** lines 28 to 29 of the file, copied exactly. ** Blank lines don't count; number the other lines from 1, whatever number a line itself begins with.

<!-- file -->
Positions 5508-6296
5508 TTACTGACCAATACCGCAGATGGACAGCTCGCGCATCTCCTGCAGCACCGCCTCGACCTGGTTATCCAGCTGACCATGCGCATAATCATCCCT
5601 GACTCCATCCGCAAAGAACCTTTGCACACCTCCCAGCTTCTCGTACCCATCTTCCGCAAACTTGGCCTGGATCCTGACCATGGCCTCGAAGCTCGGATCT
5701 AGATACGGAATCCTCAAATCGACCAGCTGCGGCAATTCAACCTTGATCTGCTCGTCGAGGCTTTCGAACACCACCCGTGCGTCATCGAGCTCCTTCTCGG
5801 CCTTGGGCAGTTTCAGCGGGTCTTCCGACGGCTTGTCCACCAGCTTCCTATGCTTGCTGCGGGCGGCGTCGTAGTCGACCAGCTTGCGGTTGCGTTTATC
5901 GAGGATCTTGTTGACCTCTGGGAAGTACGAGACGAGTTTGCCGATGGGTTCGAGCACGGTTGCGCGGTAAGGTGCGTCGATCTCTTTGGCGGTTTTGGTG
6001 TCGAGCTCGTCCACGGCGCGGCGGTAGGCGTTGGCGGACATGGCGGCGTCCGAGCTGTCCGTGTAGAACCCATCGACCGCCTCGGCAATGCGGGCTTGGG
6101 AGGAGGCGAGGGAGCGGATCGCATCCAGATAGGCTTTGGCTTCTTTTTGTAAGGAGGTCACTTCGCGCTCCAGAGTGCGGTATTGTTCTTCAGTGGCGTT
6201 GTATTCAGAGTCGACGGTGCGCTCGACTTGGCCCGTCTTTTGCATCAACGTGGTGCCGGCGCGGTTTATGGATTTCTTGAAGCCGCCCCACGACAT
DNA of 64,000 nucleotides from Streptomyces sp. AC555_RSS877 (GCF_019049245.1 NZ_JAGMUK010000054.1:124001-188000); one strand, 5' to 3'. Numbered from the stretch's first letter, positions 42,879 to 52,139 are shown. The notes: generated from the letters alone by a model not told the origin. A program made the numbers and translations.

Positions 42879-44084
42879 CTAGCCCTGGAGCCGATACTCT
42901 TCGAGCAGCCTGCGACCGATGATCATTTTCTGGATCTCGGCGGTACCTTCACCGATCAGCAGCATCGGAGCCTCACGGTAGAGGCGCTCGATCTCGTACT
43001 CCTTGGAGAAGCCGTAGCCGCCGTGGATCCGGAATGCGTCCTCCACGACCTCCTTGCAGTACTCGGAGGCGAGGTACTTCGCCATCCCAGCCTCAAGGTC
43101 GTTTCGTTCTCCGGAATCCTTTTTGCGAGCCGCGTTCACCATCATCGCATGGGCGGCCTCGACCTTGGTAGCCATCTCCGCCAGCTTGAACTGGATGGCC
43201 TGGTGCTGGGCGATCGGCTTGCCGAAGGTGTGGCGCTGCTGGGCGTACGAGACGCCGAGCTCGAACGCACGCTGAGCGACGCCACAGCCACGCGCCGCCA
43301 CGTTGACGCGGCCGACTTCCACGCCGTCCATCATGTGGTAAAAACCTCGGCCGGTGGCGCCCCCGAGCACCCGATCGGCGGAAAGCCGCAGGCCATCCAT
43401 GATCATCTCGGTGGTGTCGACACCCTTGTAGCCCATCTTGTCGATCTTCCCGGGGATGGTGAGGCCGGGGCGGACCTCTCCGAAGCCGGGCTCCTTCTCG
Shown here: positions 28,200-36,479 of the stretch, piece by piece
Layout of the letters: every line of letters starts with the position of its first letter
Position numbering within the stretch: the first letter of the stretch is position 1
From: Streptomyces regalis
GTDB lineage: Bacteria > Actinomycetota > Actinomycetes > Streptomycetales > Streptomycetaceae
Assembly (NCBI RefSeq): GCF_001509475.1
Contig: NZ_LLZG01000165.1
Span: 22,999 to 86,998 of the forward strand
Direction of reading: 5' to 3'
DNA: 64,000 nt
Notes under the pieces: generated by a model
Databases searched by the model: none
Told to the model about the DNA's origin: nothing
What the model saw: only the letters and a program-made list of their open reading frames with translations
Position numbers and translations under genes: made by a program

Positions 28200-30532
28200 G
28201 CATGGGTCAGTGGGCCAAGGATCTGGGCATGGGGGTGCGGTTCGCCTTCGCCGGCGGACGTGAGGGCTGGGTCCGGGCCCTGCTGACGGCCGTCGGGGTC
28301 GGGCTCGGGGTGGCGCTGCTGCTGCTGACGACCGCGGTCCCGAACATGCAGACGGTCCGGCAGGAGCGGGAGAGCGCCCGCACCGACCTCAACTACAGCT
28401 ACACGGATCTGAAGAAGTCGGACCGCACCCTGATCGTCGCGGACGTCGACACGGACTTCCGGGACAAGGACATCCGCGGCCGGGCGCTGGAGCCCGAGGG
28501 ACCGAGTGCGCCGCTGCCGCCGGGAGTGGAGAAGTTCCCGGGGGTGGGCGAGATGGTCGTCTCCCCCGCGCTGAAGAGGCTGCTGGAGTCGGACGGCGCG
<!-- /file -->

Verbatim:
DNA: 64,000 nt
Notes under the pieces: generated by a model